Friday, February 19, 2016

One Way To Cut Your Health-Care Bill: PAY CASH

Hospitals and other providers increasingly are offering cash prices far below what they charge through insurance
As consumers get savvier about shopping for health care, some are finding a curious trend: More hospitals, imaging centers, outpatient surgery centers and pharmacy chains will give them deep discounts if they pay cash instead of using insurance.
When Nancy Surdoval, a retired lawyer, needed a knee X-ray last year, Boulder Community Hospital in Colorado said it would cost her $600, out of pocket, using her high-deductible insurance, or just $70 if she paid cash upfront.
When she needed an MRI to investigate further, she was offered a similar choice—she could pay $1,100, out of pocket, using her insurance, or $600 if she self-paid in cash.
Rather than feel good about the savings, Ms. Surdoval got angry at her carrier, Blue Cross Blue Shield of Arizona. “I’m paying $530 a month in premiums and I get charged more than someone who just walks in off the street?” says Ms. Surdoval, who divides her time between Boulder and Tucson. “I thought insurance companies negotiated good deals for us. Now things are totally upside down.”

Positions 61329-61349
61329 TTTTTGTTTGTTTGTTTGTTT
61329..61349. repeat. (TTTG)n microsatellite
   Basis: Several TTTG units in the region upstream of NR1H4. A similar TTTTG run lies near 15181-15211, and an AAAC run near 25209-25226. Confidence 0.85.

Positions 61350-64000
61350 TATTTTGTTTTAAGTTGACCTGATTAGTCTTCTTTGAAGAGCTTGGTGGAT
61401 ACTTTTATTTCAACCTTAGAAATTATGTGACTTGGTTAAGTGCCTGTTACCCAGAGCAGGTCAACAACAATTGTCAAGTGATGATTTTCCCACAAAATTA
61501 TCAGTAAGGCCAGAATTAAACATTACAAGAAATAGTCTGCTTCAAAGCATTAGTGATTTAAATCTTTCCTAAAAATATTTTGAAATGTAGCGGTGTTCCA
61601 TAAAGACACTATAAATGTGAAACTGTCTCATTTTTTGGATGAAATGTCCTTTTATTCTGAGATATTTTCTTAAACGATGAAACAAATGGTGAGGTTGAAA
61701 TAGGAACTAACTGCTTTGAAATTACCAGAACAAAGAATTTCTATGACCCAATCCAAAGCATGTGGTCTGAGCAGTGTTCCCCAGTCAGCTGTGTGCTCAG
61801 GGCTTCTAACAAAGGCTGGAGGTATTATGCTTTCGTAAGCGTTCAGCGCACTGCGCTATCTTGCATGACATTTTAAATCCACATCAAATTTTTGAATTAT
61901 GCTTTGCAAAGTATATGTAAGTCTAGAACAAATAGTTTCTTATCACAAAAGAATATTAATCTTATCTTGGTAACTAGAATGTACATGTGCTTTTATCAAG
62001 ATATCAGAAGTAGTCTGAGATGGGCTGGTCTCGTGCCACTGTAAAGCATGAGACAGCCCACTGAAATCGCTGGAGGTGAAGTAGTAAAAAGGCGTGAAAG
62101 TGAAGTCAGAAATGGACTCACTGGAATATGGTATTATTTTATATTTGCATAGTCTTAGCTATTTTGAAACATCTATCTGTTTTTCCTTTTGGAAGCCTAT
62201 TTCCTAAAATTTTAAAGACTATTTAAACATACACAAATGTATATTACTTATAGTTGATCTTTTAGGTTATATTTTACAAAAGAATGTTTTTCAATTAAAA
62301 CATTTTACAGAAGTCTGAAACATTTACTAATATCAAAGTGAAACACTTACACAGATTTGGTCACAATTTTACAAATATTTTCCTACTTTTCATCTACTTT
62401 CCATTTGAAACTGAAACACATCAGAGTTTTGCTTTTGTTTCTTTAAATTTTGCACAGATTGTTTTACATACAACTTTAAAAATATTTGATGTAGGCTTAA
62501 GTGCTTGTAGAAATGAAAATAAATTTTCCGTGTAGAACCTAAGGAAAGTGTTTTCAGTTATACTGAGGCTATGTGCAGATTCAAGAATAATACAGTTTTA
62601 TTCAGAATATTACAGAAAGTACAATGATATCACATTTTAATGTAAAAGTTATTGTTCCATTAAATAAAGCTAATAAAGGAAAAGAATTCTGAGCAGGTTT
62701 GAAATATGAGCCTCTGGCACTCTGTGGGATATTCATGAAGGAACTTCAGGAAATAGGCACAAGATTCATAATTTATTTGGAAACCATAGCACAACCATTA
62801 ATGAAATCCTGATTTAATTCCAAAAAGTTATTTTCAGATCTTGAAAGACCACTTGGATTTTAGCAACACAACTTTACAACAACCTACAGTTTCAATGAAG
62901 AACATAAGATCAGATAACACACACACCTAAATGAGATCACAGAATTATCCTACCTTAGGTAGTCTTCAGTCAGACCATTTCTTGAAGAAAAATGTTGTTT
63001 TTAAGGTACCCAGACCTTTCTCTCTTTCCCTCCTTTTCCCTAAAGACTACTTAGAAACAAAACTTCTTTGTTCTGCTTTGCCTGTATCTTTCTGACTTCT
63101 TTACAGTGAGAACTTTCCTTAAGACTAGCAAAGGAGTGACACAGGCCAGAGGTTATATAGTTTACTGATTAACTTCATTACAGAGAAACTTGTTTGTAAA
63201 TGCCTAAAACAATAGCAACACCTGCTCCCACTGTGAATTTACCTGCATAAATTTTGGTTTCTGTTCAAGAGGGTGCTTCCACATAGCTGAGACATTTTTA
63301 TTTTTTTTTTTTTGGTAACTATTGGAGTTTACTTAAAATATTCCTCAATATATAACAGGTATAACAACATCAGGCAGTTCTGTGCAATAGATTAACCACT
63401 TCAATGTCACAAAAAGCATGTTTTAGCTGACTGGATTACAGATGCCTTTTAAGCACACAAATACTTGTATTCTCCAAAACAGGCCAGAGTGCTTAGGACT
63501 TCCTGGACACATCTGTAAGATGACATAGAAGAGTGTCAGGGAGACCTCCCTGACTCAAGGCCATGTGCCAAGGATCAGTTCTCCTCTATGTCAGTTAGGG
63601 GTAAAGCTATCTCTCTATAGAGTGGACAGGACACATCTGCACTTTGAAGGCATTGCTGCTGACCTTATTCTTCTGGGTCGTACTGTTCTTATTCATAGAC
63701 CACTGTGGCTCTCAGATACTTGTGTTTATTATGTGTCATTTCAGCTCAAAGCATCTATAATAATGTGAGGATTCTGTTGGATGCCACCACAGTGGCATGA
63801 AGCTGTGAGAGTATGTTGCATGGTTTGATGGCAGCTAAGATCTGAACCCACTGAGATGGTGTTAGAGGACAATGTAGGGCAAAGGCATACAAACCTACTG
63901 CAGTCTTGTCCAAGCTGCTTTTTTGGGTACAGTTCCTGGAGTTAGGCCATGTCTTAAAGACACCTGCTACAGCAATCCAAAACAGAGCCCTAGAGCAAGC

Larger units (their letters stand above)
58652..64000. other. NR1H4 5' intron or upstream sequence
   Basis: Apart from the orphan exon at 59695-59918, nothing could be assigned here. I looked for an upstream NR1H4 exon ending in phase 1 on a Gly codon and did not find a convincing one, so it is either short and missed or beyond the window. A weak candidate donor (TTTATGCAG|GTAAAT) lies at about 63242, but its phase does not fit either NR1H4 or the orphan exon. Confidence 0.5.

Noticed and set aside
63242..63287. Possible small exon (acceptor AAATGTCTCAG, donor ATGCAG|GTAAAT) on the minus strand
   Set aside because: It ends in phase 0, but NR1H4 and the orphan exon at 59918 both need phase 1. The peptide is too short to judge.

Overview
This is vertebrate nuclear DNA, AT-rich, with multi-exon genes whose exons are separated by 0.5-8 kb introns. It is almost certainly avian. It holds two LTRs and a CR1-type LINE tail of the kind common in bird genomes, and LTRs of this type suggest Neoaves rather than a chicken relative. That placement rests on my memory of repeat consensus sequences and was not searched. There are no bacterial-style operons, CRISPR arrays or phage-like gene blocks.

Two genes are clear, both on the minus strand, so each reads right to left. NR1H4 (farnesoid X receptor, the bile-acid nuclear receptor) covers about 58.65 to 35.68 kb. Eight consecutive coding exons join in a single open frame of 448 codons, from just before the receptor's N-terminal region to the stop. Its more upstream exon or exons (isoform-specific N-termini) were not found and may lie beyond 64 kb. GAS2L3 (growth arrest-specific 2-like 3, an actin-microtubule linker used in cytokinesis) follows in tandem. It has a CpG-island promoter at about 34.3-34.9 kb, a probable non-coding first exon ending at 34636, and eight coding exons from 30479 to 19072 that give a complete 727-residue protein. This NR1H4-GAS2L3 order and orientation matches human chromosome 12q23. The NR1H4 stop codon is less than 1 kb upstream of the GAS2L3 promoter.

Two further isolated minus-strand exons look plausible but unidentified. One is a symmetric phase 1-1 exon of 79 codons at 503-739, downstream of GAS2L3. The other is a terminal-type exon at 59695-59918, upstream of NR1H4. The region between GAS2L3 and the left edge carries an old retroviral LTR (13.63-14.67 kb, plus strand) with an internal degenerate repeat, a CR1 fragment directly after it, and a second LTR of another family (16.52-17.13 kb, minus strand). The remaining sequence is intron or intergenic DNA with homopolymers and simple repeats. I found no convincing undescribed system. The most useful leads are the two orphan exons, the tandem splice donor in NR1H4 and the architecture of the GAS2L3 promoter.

Deep discounts
Not long ago, hospitals routinely charged uninsured patients their highest rates, far more than insured patients paid for the same services. Now, in the Alice-in-Wonderland world of health-care prices, the opposite is often true: Patients who pay up front in cash often get better deals than their insurance plans have negotiated for them.
That is partly due to new state and federal rules aimed at protecting uninsured patients from price gouging. (Under the Affordable Care Act, for example, tax-exempt hospitals can’t charge financially strapped patients much more than Medicare pays.) Many hospitals also offer discounts if patients pay in cash on the day of service, because it saves administrative work and collection hassles. Cash prices are officially aimed at the uninsured, but people with coverage aren’t legally required to use it.
Read the rest of the story HERE.

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